The Home Secretary, Amber Rudd, continues to make announcements in line with the Government’s ongoing commitment to reduce net migration to a sustainable level. These have included, amongst other things, a quickly retracted suggestions that companies keep a disclosable list of their non-EU workers, proposals to reduce the number of visas issued to non-EU students, a crackdown on work visas by tightening the advertising rules to address gaps in the skilled labour market and prevent migrants from “taking jobs British people could do” and the introduction of a £140m fund to ease pressure on public services in areas of high migration.

These proposals sit within the wider context of stiffer illegal working penalties under the Immigration Act 2016, large numbers of civil penalties (circa £14 million from April to June 2016), the introduction in 6 April 2017 of a skills levy of up to £1,000 per year per sponsored Tier 2 worker.

We also cannot ignore the fallout from the Brexit referendum which threatens to restrict access to the large pool of European workers on whom the construction industry is highly reliant. The June 2016 referendum has not impacted on the rights of EU nationals to live and work in the UK. However addressing the continuation of this right will form a key part of the upcoming Brexit negotiations. Recent data from the Office of National Statistics shows that low-skilled sectors which traditionally recruit workers from the EU are already struggling to recruit with vacancy levels being particularly high. This may well be directly linked to data showing that the number of EU nationals entering the UK almost halved from an average of 60,000 + per quarter in the nine months to June 2016 to 30,000 between June and September 2016.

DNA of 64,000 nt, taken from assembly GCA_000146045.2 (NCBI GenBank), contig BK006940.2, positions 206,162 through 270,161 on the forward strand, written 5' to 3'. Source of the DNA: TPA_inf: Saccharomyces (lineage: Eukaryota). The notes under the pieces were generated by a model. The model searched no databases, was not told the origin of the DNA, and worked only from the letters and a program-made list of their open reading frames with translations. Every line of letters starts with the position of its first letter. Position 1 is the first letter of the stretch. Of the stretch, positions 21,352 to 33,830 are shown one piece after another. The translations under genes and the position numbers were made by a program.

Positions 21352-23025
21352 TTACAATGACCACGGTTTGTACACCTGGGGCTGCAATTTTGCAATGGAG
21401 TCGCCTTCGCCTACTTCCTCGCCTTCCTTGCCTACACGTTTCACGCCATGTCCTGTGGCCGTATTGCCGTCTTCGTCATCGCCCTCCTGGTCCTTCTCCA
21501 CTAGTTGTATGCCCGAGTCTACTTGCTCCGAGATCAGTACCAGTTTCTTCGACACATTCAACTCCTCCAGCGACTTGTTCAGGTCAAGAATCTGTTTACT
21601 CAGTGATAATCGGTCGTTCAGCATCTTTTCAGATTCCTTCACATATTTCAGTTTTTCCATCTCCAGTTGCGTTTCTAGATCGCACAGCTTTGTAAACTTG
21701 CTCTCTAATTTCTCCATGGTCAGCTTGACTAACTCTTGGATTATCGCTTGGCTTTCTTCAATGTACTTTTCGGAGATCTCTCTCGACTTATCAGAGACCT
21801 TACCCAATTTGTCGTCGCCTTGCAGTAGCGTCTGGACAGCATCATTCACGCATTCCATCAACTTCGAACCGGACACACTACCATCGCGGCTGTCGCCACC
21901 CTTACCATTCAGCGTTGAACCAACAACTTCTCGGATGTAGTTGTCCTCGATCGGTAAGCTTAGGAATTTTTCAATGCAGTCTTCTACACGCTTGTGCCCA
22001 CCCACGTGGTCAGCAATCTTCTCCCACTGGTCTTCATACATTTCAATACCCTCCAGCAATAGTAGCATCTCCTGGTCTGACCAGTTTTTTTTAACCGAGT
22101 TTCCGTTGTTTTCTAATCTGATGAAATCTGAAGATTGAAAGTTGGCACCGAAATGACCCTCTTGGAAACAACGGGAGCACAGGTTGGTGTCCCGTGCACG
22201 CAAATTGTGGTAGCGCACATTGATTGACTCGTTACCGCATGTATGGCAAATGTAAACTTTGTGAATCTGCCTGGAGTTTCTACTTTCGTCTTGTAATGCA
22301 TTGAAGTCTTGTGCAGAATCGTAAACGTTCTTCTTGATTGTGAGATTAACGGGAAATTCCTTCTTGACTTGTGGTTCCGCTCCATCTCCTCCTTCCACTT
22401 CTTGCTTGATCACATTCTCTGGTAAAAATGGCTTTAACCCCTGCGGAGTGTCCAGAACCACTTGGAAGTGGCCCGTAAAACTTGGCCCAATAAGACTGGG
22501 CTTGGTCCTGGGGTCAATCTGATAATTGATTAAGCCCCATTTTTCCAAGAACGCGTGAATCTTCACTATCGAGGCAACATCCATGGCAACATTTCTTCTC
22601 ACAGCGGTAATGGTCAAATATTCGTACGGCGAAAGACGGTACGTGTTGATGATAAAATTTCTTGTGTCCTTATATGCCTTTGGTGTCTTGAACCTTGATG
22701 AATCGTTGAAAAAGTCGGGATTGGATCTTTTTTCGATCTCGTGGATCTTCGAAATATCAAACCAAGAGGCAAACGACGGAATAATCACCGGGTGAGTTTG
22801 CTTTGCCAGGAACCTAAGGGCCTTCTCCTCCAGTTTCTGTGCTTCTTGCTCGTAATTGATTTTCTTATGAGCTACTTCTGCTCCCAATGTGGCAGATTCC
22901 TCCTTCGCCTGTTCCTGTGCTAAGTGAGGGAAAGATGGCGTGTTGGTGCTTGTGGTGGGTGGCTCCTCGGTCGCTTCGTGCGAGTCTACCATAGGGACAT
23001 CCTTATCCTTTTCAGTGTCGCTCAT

In this challenging environment what should construction firms, as an acknowledged vulnerable industry for illegal workers, be doing?

  1. Audit your workforce Right to work (“RTW”) checks must be undertaken pre-employment for all employees regardless of their nationality. They should be refreshed, where appropriate, before visa expiry to provide a statutory defence against a potential £20,000 civil penalty per illegal worker and criminal sanctions. Regularly auditing workforce files identifies potential issues in advance.
  2. Review and, if necessary, refresh RTW training and support  Forged RTW documents are increasingly sophisticated. Ensuring that those responsible for checking documents have up-to-date knowledge and training on identifying forgeries, is critical.
  3. Cascade knowledge In workforces spread out over a number of sites you could consider appointing an “immigration champion” with knowledge of RTW rules for a second review of RTW documents.
  4. Consider post Brexit recruitment and training needs. There is currently no impact on the right of EU nationals to live and work in the UK. However data already shows that less EU nationals are entering the UK, meaning access to this pool of workers is likely to become increasingly limited in the future. Studies also show that most EU workers already in the UK would not meet any new visa conditions introduced. We recommend that the construction industry consider the training offered to current and local staff now to address skills gaps and future needs. Could you, for example, offer more apprenticeships utilising the new Apprenticeship Levy scheme in place from April 2017?
  5. Build in costs of Brexit related workforce changes to new contracts Any future requirement for EU nationals to obtain visas to work in the UK is likely to impact on the costs of completing construction projects. When negotiating new future contracts we recommend you build in flexibility into your arrangements to take this into account.